That come in single-use disposable plastic packages.

Thinking about cause and effect – from start to finish.

It seems to me that when we do something or create something, for the sake of our planet and for the benefit of all inhabitants that we need to consider in detail, from inception to decomposition the consequences of our actions.

Wind Turbines

For example: The incredible wind turbines. 537,000 Birds died at wind farms last year (including 83,000 raptors) in the U.S. alone and additionally it is estimated 888,000 bats were killed.

Were the details from start to finish properly or efficiently taken into account when designing these wind turbines? Perhaps the only consideration was how to create natural energy.  Producing clean power is fantastic, but causing hundreds of thousand deaths in the process is like blood energy.  How to create clean power without blades? Perhaps someone should ask James Dyson.

James Dyson

Yogurt fiasco? Whey Too Much: Greek Yogurt’s Dark Side

Greek yogurt’s acid whey by-product that is toxic to the environment and kills aquatic life has nowhere to go. Large-scale manufacturers are shipping it to farmers who feed it to their cattle (though the cattle can only tolerate a certain amount in their feed). Maybe we need to rethink the necessity of this yogurt rather than working on ways to turn the by-product into something else to ingest. Do we really need another sweetener syrup and would you really want to feed your baby infant formula made from this?

Cooks make meals from real food. Food scientists make ingestible substances disguised as food from by-products. By-products are the waste generated from processing. Think about what you are eating. Choose breast milk for babies. Choose naturally grown produce and if you eat meat, eat it in moderation from farmers who don’t feed their animals by-products! Grocery aisles with more meat than will be bought covered in plastic just for our convenience. We need to fix this.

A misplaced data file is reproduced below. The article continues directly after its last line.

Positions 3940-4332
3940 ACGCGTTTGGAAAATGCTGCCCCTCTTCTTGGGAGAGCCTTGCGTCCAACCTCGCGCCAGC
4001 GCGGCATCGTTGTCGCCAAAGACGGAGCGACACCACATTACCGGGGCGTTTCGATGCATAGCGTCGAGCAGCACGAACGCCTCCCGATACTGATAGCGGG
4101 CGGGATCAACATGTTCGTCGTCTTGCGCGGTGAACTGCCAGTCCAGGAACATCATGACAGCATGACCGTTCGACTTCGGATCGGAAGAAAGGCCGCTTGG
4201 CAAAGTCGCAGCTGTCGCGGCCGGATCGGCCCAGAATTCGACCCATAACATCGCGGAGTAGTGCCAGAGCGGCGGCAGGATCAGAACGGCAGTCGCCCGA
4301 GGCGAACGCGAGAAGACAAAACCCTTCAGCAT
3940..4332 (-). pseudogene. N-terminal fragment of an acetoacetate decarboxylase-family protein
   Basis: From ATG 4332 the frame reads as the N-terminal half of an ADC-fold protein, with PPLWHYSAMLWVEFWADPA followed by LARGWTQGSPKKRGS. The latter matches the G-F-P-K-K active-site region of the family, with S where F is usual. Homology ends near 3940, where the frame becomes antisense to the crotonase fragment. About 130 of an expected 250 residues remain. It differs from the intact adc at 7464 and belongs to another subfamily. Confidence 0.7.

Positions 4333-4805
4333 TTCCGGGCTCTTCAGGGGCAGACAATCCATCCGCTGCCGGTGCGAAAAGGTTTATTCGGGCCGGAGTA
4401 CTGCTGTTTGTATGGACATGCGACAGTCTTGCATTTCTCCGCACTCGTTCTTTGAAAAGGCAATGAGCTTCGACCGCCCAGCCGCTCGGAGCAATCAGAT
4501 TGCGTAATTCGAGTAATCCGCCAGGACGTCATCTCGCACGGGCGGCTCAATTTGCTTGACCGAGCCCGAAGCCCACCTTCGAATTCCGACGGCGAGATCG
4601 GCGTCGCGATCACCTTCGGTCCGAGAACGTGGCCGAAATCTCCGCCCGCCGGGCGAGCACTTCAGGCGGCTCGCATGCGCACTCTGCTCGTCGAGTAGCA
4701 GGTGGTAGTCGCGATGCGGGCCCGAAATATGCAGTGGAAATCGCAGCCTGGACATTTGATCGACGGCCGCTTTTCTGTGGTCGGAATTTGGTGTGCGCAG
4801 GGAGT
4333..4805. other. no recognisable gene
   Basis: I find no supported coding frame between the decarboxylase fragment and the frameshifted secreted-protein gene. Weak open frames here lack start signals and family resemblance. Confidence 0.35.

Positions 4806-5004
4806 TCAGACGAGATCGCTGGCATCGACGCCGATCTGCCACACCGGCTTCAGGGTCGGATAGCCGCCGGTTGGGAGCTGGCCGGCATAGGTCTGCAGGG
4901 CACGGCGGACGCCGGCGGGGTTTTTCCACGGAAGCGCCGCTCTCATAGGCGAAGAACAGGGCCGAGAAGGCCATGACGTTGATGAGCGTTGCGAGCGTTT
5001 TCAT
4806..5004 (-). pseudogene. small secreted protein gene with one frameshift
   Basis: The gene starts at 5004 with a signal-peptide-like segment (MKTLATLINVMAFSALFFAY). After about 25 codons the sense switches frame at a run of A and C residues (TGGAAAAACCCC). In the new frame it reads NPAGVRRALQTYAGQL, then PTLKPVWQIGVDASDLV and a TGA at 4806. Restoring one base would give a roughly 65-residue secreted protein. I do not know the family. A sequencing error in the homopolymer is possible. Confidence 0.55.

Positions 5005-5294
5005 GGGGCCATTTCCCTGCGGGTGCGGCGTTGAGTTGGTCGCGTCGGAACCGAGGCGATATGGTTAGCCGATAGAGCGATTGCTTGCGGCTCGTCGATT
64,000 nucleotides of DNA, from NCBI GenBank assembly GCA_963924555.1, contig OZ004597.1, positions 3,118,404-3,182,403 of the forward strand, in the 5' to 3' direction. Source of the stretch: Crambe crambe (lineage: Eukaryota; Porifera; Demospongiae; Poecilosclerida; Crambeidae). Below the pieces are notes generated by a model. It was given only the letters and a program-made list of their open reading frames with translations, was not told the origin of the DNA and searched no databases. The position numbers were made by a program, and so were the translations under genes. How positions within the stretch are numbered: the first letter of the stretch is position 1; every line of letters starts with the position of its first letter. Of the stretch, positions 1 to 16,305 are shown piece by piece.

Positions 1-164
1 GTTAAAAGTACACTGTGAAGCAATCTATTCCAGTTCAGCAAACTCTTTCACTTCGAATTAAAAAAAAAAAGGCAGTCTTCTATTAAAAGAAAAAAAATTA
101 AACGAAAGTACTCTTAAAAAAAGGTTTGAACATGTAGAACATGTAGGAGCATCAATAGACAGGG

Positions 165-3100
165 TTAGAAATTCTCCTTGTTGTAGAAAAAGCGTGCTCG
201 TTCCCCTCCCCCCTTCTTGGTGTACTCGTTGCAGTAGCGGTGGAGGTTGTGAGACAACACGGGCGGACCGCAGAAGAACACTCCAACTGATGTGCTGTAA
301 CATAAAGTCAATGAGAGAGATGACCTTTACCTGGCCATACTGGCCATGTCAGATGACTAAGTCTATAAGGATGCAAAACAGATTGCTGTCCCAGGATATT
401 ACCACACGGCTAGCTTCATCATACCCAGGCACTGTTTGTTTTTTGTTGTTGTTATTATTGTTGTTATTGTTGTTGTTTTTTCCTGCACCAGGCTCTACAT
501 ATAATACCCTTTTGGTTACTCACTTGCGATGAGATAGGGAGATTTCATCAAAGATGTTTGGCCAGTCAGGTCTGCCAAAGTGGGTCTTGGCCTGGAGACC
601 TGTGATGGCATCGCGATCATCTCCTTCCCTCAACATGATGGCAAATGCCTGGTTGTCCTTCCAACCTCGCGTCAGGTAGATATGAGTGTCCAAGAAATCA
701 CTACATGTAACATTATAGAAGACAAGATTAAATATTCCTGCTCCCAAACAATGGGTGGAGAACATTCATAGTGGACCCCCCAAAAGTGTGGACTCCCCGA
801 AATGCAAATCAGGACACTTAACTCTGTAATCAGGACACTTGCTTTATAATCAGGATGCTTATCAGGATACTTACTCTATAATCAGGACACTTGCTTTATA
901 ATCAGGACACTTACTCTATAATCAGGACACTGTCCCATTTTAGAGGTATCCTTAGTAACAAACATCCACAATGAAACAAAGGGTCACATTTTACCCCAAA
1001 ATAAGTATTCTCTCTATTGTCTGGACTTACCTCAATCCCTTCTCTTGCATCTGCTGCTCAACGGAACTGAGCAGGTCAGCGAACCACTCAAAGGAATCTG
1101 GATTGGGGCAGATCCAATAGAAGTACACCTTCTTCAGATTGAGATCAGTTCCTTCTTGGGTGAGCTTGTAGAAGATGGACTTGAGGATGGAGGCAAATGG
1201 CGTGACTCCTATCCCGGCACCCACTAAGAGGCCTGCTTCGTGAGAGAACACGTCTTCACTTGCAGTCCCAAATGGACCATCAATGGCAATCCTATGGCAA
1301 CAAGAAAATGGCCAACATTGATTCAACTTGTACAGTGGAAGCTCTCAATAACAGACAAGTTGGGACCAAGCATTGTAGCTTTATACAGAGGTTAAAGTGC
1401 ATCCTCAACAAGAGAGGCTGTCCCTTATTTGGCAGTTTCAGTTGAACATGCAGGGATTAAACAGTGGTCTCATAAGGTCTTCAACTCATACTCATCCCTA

I think of Marcella Hazan whenever I walk through the meat section at the grocery store. She was a self-taught American-Italian cook who having grown up in Italy had never stepped foot in a grocery store and prepared farm fresh poultry. When in American supermarkets, she came across chicken wrapped in plastic; she said it was unnatural, like they were in a coffin.

So many questions surface from such simple inquiry. Simple things such as buying milled flour, packaged in plastic.

flours in plastic

  • How does the plastic negatively affect the flour that I will be consuming?
  • How is the plastic package made in the first place?
  • What is the environmental impact that goes into making the plastic?
  • Where does the plastic wrapper go once I’ve used up the flour? Landfill? Waterways and ocean?
  • Where does the plastic wrapper go if I choose to recycle it with other plastic bags?
  • How much energy and water does it take to recycle plastic in the first place?
  • What does recycled plastic get turned into?
  • Isn’t turning recycled plastic into more plastic pointless?